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dumb lil question
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You are currently reading a thread in /sci/ - Science & Math

I received a Newton's Cradle as a present and have been playing with it.

How come when I drop 2 balls onto 3 the centre ball remains motionless but when I drop 3 balls onto 2 the centre ball oscillates?

I thought that 3 on 2 and 2 on 3 would be effectively the same.

webm related
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Newton's Revenge
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It's simple conservation of momentum

Two balls have enough momentum to move balls, and only this much (the third ball in the centre remains motionless)

Three balls have more than enough momentum to move the remaining two balls so the third ball in the middle has enough momentum to oscillate
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When you lift up 2 balls, you build up two balls worth of energy. Then you let go and when they hit the three balls, the two balls worth of energy goes into the three balls. Now the energy wants to go as far as it can, so it goes all the way to the end of the three balls. So the first ball takes one balls worth of energy and shoots out; the second ball takes the other balls worth of energy and shoots out. They do this at the same time, so the two balls shoot out together since they take all the energy; but there's no energy left for the third (center) ball, so it stays still.
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>>7805388
>>7805387

I get it now, thanks guys.
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If you drop two balls then only two balls will move.
If you drop three balls then three balls move.
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Followup question: is the momentum transmitted instantly?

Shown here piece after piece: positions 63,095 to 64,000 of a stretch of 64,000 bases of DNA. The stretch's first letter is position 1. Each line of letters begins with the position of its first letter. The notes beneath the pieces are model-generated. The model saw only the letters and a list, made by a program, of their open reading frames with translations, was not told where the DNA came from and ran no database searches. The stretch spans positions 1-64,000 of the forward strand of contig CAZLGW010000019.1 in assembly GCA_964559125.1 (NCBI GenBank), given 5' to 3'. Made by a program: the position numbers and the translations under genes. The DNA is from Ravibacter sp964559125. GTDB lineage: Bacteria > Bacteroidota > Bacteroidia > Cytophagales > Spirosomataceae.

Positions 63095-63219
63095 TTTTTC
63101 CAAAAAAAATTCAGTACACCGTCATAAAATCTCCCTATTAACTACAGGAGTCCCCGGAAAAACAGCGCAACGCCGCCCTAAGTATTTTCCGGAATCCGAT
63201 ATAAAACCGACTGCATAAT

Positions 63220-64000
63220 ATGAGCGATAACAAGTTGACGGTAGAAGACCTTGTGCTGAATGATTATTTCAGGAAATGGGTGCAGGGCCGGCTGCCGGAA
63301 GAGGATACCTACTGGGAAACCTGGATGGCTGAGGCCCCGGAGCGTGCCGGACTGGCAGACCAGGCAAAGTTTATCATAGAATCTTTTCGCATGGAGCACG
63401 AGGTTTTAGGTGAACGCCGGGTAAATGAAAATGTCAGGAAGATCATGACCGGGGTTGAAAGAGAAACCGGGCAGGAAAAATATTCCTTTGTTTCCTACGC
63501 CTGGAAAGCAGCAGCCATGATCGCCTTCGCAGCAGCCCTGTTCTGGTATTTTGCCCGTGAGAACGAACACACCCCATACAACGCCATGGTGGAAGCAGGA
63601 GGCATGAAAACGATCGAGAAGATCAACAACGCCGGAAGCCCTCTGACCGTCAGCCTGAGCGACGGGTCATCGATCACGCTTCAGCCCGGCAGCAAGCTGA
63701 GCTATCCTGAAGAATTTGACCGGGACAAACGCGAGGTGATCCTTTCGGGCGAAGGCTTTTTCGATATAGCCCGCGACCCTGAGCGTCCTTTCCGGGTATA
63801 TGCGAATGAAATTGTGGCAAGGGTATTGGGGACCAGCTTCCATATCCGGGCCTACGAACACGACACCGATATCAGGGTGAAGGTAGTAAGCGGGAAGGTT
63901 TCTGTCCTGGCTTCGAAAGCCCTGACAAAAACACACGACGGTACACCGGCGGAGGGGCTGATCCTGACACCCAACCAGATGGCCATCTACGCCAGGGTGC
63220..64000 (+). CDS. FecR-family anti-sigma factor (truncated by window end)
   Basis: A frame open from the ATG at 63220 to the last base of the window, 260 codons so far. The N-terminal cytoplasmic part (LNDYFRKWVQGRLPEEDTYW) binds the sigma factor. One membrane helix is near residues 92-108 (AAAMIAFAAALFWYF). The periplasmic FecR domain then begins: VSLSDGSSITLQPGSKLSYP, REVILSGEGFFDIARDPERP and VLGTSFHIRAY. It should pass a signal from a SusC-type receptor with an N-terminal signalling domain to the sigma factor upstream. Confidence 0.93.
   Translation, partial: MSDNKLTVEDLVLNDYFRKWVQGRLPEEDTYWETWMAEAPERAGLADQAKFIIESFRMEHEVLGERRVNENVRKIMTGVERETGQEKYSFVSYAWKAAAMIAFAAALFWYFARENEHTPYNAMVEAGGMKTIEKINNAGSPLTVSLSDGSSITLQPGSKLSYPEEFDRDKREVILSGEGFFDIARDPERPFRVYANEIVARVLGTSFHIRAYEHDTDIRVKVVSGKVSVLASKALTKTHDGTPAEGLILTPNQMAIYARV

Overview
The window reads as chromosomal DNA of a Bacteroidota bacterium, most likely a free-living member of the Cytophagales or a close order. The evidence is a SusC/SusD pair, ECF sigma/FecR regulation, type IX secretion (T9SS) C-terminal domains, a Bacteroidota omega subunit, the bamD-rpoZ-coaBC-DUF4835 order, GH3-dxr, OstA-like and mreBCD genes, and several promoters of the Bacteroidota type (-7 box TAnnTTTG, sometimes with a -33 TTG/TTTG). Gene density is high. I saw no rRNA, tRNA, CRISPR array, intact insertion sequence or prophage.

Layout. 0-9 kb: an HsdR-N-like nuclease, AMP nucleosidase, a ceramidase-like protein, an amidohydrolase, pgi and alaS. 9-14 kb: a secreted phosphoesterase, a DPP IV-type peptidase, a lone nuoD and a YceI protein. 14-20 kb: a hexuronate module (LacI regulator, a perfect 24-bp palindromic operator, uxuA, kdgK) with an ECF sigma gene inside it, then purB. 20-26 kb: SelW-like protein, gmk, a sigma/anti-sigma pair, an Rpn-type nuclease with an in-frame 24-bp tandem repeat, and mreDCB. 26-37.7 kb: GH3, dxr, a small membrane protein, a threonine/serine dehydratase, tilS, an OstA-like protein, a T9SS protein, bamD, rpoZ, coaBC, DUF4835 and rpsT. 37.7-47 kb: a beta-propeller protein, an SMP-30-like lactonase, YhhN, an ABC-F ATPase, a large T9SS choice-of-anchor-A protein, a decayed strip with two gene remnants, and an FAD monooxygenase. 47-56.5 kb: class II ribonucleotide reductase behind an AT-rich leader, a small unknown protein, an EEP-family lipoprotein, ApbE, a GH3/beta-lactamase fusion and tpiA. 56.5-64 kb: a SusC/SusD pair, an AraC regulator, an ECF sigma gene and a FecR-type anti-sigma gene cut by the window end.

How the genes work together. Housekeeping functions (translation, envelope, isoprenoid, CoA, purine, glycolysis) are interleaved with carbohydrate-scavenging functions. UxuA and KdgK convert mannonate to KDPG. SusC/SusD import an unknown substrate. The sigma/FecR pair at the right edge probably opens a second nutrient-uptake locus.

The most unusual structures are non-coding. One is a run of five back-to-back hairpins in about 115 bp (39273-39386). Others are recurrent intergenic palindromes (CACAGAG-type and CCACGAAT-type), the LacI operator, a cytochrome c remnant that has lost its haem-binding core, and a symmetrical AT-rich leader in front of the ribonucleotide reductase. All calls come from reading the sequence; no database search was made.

if I had a newton cradle a mile long would there be an appreciable delay between the inital ball's contact and the resultant movement on the opposite end?
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>>7805405
at the speed of light (speed of which the atomic particles interact w/ one and another)
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>>7805405
Instant because the balls are touching, no homo
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>>7805410

So is there any acceleration of the atoms on the micro scale, or do they instantly "flick" to lightspeed when provided momentum?
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>>7805416
The acceleration is calculated with F = ma.
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>>7805405
Speed of sound in the metal.
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>>7805405
It travels at the speed of sound in the material, which for steel is about 1400 m/s if I remember correctly, you'd certainly notice the delay in a mile long cradle, though it'd only be about a second
If you'd like an example that takes longer, think of a pressure wave from an explosion travelling (at 340m/s:the speed of sound) through the air
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>>7805410
>>7805416
No, momentum is transferred at the speed of sound.